Polycystic Kidney Disease (PKD) is an inherited disease, which means that the disease is passed on from parents to children through genes. People with the disease can be asymptomatic and may become symptomatic usually by ages 30 to 50. The most common clinical manifestations of PKD include back or side pain, tenderness around the abdomen, or a feeling of fullness. With the development of PKD, there may appear some complications as follows.
Ⅰ. Urinary tract infection (UTI)
UTI is common among people with PKD, which include cystitis, pyelonephritis,
infection of cyst and perinephric abscess. For female patients, urinary tract
examination is one of the risk factors, because while doing it, equipments may
lead to infection in urinary tract.
Ⅱ. Decline in kidney function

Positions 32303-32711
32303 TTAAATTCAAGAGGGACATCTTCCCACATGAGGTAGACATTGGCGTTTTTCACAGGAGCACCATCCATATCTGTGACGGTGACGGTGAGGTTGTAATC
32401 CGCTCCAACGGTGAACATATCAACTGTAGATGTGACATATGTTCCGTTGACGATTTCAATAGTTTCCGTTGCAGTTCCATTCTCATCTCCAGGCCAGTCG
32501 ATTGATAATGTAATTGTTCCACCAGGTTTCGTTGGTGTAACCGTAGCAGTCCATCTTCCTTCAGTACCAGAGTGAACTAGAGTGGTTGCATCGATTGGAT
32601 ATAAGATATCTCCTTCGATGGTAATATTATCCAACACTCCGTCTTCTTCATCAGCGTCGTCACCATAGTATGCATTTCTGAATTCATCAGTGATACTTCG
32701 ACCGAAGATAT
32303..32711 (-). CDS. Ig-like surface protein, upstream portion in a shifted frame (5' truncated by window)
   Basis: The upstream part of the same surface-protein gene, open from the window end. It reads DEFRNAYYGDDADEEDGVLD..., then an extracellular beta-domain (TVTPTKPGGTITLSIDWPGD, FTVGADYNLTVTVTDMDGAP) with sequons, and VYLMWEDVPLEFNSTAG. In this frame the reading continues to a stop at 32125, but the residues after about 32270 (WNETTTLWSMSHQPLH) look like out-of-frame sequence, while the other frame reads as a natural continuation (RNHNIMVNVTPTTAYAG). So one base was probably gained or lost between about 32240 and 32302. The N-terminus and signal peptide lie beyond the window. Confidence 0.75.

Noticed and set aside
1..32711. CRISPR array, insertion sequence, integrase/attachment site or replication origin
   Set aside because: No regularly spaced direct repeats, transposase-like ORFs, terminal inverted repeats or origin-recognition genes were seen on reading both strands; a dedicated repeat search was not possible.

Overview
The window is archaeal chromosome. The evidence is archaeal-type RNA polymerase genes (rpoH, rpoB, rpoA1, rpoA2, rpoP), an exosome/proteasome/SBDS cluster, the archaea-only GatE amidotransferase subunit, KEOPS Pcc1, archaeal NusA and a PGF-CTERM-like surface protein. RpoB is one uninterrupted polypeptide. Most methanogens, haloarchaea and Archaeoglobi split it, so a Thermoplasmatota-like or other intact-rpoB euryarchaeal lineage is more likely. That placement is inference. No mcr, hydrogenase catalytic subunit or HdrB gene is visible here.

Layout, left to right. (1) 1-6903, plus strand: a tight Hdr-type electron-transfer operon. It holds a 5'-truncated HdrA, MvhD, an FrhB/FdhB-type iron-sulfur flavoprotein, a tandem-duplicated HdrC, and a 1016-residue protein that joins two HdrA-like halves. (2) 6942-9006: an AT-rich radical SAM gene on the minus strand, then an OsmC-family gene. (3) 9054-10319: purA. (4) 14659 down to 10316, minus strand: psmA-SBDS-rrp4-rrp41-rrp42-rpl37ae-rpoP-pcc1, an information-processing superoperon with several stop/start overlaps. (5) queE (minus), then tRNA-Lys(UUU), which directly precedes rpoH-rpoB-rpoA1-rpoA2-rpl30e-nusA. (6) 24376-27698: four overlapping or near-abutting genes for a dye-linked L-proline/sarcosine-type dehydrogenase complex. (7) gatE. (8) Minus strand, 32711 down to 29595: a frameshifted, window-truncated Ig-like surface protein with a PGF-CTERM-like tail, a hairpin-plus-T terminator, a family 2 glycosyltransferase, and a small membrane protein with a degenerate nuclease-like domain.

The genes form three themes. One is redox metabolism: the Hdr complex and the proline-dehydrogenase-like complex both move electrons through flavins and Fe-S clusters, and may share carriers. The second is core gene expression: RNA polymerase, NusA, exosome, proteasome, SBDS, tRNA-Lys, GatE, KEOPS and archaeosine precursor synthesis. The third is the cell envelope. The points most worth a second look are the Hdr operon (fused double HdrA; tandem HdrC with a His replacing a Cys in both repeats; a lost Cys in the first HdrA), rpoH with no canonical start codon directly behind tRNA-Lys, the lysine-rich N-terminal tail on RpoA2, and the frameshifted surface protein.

With the progressive growth and multiplying of cysts in the kidneys, the
renal functional cells and tissues are damaged, thus causing gradual decline of
kidney function. If the disease progress to end-stage renal failure, patients
have to receive dialysis or renal transplant.
Ⅲ. High blood pressure (hypertension)
This occurs in about 60% to 70% of people with PKD and for many is the first sign of the disease. Due to the presence and gradual enlargement of multiple cysts, the normal kidney structure is altered. Consequently, the kidney function of monitoring blood volume is disturbed and more renin is secreted, causing elevated level of blood pressure.
Ⅳ. Kidney stones
About 20% to 30% of people with PKD develop kidney stones. They usually
suffer from dull pain in the renal region. If there is colic or sharp pain as
well as gross hematuria, it may indicate the appearance of kidney stones.
Ⅴ. Cysts in other parts of the body
Although the kidneys are the main site affected, cysts may also develop in
other parts of the body, such as the liver, pancreas, seminal vesicles, and the
arachnoid membrane (tissue next to the brain).
The above are some complications of PKD. Though the disease is asymptomatic
in the initial stage, you should take your illness condition seriously and
receive prompt treatment as early as possible. In this way, we can control the
enlargement of cysts as well as prevent the complications.